In his first season in Formula 1, Lewis Hamilton
came within 1 point of winning the drivers' title, losing it in the final race to Kimi Raikkonen of Ferrari. He won the title the following year, also in the final race -- and also by a single point -- but this time against the other Ferrari driver, Felipe Massa. Last month, Hamilton, 27, announced that after six seasons at McLaren
, he will move to the Mercedes team next season on a three-year deal.
On how the former team owner Ken Tyrrell once said it might be surprising to learn how many Formula 1 drivers actually just love to drive the car and don't necessarily feel a need to win races, and how important is winning for him -- both races and titles:
Winning is always the main goal, and that is the most exciting part. It is the most satisfying part of all the work that goes into it. But as you get to Formula 1, you realize this is the pinnacle of the sport and winning tons of times is not that easy. So it makes you learn to appreciate them more. When you have a longer gap, when you have 20 races and you only have three wins, those wins you really appreciate, because it took a lot of effort from yourself and from all the people that are in the team. And of course you want to win as many titles as possible. But it is getting harder and harder to do so.
On which of the three teammates he had in Formula 1 -- Fernando Alonso, Heikki Kovalainen and Jenson Button -- was the most important to him:
Fernando -- because he's the best. He's very, very good. I have the utmost respect for Fernando, and I have always said that he is the best driver and I learned so much from that guy. But this is my family, and when I leave it's on hopefully good terms. And, unfortunately, at the time it was not on good terms when he went to Renault. But nonetheless we have both grown so much and he's doing a phenomenal job. And I hope that if I don't win the championship, I don't mind if he wins it because he deserves it, he is just a phenomenal driver. Driving alongside him was really good fun.
On how he has been totally involved in a bubble of racing your whole life, and is he ever get tempted to get out and see where he fits in elsewhere in the world:
Yes, but I do. I just get out and do as much as I can in my private life. I've got a girlfriend [the pop singer Nicole Scherzinger] that's got a completely different life. So I separate myself from my life and get in hers with her and get to experience something really cool. So that's a new world I get to be involved in. I'm still learning how to maximize what I have and what I've experienced, and the opportunities that I have, because there are so many. So I plan on in the future doing more. I've begun to realize I am quite a creative person this last year, I very like designing things. So there are lots of hobbies that I'm starting to pick up that I didn't even really know I had. So I've started getting involved in those. Because there's a lot of downtime, so rather than just reading a book it would be cool to be doing something else. I play the guitar. I am pretty musical, but I just like listening to music mostly. But the girlfriend's got the voice.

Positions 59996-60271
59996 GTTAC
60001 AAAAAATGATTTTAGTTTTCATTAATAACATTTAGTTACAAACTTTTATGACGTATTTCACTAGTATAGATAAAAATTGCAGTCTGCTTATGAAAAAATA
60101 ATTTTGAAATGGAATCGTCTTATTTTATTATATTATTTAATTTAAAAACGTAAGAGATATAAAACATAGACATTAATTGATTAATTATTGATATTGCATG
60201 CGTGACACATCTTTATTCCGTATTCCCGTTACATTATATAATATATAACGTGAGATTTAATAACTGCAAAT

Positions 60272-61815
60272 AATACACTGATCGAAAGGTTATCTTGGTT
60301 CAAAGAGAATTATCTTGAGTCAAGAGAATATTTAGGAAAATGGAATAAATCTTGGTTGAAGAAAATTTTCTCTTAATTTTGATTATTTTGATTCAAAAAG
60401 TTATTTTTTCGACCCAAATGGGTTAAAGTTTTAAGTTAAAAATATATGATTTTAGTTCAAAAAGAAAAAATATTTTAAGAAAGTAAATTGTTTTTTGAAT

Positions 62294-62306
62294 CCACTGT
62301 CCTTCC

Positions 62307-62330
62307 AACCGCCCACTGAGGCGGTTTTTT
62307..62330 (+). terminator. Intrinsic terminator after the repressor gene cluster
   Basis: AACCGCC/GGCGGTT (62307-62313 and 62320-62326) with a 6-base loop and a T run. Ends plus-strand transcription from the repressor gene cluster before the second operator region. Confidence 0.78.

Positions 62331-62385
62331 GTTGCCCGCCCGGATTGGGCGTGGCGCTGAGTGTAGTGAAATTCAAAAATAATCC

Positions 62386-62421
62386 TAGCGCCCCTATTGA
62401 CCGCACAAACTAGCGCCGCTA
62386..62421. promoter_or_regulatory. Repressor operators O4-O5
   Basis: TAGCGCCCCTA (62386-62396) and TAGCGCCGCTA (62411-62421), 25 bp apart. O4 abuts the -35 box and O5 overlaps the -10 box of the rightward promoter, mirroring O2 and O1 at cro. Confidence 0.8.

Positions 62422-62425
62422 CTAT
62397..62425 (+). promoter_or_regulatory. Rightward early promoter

On whether he feels he has grown as a person since you have been in Formula 1:
I would hope so. I've grown in a lot of ways. I'm nearly 28 now, so I think making less mistakes... but still making mistakes -- stupid mistakes sometimes. But, looking back, of course sometimes you say, ''I wouldn't do it.'' But I love making those mistakes sometimes because if you didn't, it would just be so boring, so it is sometimes good to do those things. But I am growing and learning more and trying to avoid the ones that are damaging to me.
On what he sees as his biggest challenge at the Mercedes team next year:
The biggest challenge is getting up to speed, and helping to take a car that is not winning and to make it win. That's going to be the biggest challenge because there is only a certain amount the driver can do. You need the special, intelligent people around you to help do the job as well, so communication is going to be the key, I think.
On how he is replacing Michael Schumacher at Mercedes who came to symbolize Ferrari in his previous time in Formula 1 and is it possible for a driver to push a team forward, push it to the top, just by being a strong personality:
I don't know what it has to do with personality. It has to do with drive, it has to do with determination.
On how he recently started using more social media, such as Twitter and what prompted that:
I just get a spur every now and then to reach out. I get so many messages. I still can't believe today that, coming from Stevenage [Hamilton's hometown], I've got one million followers. Those followers send messages from all over the world, wherever they are, and I can write one message and say, ''Hey, how are you doing?'' That's asking one million people how they are doing. I just can't come to terms with it. And I am so appreciative of it, and I want to make sure they know how much I appreciate their support. You come here or wherever you go and you see the banners. There is only a certain amount you can do to show your appreciation. I've got one particular fan, she follows me everywhere -- she's Japanese. And she has three or four flags in front of my garage, and if you go to the chicane she has the biggest flags and banners -- there must be like five. And she's just amazing. And I have that in lots of places. For me, for someone to go through that effort, whether it be gifts, whether it be just a message, whether it be the flags or just the support... Without them, without the fans, we wouldn't be here. And that's the only way I can be close to them.